What is Wartime?

11 Pages Posted: 25 Jun 2012

Date Written: June 25, 2012

Abstract

This is a short review of Mary Dudziak’s book War Time. Dudziak’s thought-provoking analysis employs a remarkable variety of material in placing the Cold War and the post-9/11 “war on terror” in a productive relationship, noting the ambiguity of both as a “wartime.” The book also, less successfully, suggests that some conventional wars, such as World War II, had the same ambiguous character. This contention is not essential to the book’s suggestive theme of the problems caused by an apparently endless state of wartime in a constitutional democracy. Nevertheless, Dudziak’s dogged effort to show that all of our pre-9/11 reality was an endless wartime sends her analysis off track. Further, her thesis of a “wartime frame,” a perspective advanced by officials to justify the expansion of government power by reassuring the public that wartime is temporary, is too broad and undifferentiated to explain the constitutional problems we experienced during the Cold War and since 9/11.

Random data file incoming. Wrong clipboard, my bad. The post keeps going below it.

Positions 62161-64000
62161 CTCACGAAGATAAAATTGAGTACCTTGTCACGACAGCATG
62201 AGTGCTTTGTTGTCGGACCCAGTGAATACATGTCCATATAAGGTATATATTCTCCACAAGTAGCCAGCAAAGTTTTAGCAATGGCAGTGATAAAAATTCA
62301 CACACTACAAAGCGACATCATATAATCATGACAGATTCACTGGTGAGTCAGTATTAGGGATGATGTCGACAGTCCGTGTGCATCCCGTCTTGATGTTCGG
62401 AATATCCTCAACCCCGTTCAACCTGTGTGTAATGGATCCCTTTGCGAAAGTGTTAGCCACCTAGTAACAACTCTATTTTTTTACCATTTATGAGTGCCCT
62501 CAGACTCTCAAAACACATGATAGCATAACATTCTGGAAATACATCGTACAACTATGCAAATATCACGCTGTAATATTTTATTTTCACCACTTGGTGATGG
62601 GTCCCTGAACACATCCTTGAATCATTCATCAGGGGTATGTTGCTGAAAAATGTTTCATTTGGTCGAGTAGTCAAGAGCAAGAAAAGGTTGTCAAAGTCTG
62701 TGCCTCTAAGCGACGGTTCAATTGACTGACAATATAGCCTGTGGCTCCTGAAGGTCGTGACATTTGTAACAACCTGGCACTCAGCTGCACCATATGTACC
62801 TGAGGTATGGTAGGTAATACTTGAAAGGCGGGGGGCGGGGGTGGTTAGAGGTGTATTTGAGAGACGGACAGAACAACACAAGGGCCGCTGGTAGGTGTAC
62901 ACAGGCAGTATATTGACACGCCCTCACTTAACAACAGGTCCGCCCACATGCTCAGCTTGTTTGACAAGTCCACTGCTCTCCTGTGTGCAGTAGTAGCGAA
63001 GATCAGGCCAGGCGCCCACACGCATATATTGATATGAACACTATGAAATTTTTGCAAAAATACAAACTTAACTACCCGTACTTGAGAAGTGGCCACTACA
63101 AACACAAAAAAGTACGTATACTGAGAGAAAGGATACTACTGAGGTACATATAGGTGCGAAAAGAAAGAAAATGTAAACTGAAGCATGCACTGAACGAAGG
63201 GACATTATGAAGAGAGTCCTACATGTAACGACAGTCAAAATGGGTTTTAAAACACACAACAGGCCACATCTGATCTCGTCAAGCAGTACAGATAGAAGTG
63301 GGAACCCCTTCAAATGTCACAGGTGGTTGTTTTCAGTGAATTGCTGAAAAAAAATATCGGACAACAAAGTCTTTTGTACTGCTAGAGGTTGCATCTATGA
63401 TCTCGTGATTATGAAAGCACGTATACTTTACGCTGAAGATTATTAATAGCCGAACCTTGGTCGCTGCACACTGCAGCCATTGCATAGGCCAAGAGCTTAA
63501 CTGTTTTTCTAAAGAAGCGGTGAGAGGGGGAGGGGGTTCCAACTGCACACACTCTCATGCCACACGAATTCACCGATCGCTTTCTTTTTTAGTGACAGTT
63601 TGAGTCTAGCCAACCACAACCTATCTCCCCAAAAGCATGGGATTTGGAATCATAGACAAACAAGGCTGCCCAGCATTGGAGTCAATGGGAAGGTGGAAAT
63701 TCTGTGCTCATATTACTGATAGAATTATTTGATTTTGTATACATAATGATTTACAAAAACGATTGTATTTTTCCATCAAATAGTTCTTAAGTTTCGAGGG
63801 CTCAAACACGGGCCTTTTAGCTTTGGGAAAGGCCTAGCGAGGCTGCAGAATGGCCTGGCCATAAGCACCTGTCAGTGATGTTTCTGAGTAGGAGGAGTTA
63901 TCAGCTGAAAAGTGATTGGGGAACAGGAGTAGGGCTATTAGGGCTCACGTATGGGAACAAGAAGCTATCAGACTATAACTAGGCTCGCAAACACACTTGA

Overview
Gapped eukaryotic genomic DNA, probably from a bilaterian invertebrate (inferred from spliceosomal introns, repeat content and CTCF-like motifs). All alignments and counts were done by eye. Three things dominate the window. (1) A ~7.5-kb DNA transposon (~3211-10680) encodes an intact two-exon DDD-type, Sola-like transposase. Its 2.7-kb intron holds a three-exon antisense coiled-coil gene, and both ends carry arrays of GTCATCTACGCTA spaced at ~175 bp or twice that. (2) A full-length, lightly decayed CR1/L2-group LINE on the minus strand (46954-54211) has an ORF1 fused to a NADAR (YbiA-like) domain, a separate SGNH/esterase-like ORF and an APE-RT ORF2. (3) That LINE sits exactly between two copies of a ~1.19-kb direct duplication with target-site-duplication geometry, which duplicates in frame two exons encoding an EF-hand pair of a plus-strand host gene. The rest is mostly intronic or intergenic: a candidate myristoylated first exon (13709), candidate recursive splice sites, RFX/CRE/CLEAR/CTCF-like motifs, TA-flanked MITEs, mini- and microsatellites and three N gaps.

Keywords: Cold War, 9/11, wartime

Suggested Citation

Griffin, Stephen M., What is Wartime? (June 25, 2012). Tulane Public Law Research Paper No. 12-12, Available at SSRN: https://ssrn.com/abstract=2091296 or http://dx.doi.org/10.2139/ssrn.2091296

Stephen M. Griffin (Contact Author)

Tulane University Law School ( email )

6329 Freret Street
New Orleans, LA 70118
United States
504-865-5910 (Phone)
504-862-8857 (Fax)

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